NPR : News

Filed Under:

Striking Images, Personal Stories Emerge From Kenyan Mall Attack

One day after panic and confusion took over a shopping mall in Nairobi, survivors' accounts and photographs provide a close-up perspective of the scene. Their stories have given new detail to the chaos that erupted after attackers used grenades and guns to begin a standoff that lasted into Sunday.

A teenager tells Agence France-Presse about the chaos that broke out just as he was leaving the mall's rooftop parking lot.

"I got scared. I tried to run down the stairs and saw someone running towards the top, I ran back and hid behind one of the cars," Umar Ahmed, 18, said.

Lying on the ground, he played dead. Speaking to AFP from the hospital, where was recovering from burn wounds, Ahmed said an attacker came to look at him.

"Thankfully he turned back," he said. "After a while, the police came and we were able to be evacuated."

Mall employee Sudjar Singh tells the news agency, "The gunmen tried to fire at my head but missed. At least 50 people were shot. There are definitely many casualties."

The desperate hours that followed the attack were also captured by New York Times photographer Tyler Hicks, who was able to get inside the building. His images show a human struggle to survive, set against the incongruous backdrop of glitzy shops and cafes. You can see them at the Times site; we warn you that some of the photos depict scenes of bloodshed.

In an interview at The Times, Hicks explains what drew him to spend about two hours in the mall. He says he happened to be nearby — and when he saw people running away from the building, he ran toward it. He eventually accompanied police who were clearing sections of the mall.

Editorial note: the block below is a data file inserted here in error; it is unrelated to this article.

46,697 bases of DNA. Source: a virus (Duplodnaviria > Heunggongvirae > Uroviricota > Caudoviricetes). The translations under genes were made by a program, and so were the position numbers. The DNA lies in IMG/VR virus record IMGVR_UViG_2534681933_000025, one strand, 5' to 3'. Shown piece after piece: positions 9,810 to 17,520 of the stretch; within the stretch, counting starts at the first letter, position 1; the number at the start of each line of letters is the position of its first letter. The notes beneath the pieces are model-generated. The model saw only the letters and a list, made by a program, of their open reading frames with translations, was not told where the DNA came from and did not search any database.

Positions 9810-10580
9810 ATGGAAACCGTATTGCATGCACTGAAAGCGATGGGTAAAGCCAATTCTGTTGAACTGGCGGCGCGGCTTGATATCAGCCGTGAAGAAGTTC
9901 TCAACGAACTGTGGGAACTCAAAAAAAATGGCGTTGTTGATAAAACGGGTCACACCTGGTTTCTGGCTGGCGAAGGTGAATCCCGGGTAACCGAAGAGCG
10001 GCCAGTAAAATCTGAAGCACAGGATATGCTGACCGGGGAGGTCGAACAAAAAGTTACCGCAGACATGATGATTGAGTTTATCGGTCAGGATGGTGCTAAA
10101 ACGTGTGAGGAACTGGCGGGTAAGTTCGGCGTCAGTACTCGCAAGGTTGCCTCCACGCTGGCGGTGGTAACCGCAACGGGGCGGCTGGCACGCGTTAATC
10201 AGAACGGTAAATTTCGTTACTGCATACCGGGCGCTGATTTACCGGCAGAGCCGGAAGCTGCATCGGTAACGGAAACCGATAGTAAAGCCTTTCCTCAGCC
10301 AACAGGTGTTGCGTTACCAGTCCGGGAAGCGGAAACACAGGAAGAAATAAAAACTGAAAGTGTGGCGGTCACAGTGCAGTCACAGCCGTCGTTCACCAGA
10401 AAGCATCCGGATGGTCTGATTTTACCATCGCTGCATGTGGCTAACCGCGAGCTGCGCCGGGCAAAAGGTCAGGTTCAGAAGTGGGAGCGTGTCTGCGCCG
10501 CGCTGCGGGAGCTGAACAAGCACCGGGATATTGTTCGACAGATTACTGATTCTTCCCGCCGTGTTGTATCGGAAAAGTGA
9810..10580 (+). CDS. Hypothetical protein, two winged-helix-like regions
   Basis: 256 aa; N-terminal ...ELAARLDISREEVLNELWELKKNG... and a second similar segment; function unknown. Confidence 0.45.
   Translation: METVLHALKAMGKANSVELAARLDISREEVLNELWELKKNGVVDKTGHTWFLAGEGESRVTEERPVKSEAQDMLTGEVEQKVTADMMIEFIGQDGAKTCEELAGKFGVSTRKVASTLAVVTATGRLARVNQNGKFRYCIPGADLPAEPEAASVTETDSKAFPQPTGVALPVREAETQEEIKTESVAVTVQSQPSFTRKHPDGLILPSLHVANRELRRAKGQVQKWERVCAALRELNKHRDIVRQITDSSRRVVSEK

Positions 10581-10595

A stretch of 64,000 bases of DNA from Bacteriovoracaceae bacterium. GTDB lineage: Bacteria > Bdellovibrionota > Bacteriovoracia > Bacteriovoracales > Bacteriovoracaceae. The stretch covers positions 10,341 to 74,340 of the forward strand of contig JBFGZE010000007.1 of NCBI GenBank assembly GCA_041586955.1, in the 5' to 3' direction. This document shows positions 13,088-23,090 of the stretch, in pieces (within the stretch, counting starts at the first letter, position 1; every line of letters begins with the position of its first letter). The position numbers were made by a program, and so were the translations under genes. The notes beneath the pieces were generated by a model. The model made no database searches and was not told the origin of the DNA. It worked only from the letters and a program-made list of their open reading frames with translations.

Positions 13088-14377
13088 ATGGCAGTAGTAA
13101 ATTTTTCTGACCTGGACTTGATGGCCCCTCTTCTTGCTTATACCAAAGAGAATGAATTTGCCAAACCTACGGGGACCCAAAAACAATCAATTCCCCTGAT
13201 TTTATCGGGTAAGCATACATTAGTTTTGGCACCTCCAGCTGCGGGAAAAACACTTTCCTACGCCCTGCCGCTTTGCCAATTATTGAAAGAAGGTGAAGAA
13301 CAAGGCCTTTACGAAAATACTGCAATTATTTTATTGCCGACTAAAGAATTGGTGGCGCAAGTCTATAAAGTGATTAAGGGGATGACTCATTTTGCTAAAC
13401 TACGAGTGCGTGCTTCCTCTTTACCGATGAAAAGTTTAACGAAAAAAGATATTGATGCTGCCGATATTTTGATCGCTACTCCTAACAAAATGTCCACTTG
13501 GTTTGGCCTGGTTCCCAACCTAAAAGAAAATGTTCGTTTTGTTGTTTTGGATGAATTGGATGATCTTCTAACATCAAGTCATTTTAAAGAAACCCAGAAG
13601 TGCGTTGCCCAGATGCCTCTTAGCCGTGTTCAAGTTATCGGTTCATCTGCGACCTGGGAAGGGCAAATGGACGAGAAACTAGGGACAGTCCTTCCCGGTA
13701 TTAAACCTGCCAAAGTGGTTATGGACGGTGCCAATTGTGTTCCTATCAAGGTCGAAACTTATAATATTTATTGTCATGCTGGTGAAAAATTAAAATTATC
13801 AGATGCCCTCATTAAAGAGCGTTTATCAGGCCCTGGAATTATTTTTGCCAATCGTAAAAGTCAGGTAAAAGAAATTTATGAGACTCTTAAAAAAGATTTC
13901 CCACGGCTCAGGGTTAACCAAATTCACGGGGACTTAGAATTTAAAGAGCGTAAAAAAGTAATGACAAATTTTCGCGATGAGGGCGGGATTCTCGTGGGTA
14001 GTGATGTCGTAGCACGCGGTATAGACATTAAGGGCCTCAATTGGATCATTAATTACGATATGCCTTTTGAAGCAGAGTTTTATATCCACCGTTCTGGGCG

"There were many civilians who had barricaded themselves inside shops, inside the movie theater, inside restaurants, inside a beauty salon — it seemed like everywhere you went, there were more people who just appeared out of the woodwork," Hicks says.

Another point of view comes from the AP's Jason Straziuso, who faced unique difficulties in covering the traumatic event. Straziuso reported on the attack, even as he tried to help friends visiting him in Nairobi — and who were trapped inside the mall Saturday. Later, he wrote about the more personal side of the story.

The visiting family had been separated, with the mother who was eight months pregnant seeking safety on the roof and her husband and daughter hiding in a back room. They communicated via texts and phone calls.

Here's how one call went, Straziuso says:

"'Jason, can you make sure the police know there are civilians on the roof?' she asked me. One person had stuck his head over the side and was greeted with a bullet, likely from police."

The family eventually reached safety — but as Straziuso notes, for many, the day ended in tears.

Copyright 2013 NPR. To see more, visit http://www.npr.org/.

NPR

Book Review: 'Kinder Than Solitude'

Ellah Allfrey reviews Kinder Than Solitude, by Yiyun Li.
NPR

Plant Breeders Release First 'Open Source Seeds'

Scientists and food activists are launching a campaign to promote seeds that can be freely shared, rather than protected through patents and licenses. They call it the Open Source Seed Initiative.
NPR

John Edwards Resumes Career As Trial Attorney

The former U.S. senator and Democratic presidential hopeful is one of three attorneys representing a boy in a medical malpractice case in North Carolina.
NPR

When Parents Are The Ones Too Distracted By Devices

Parents often complain that smartphones keep their kids distracted from conversation. What happens when it's the other way around, when kids can't get their smartphone-glued parents' attention?

Leave a Comment

Help keep the conversation civil. Please refer to our Terms of Use and Code of Conduct before posting your comments.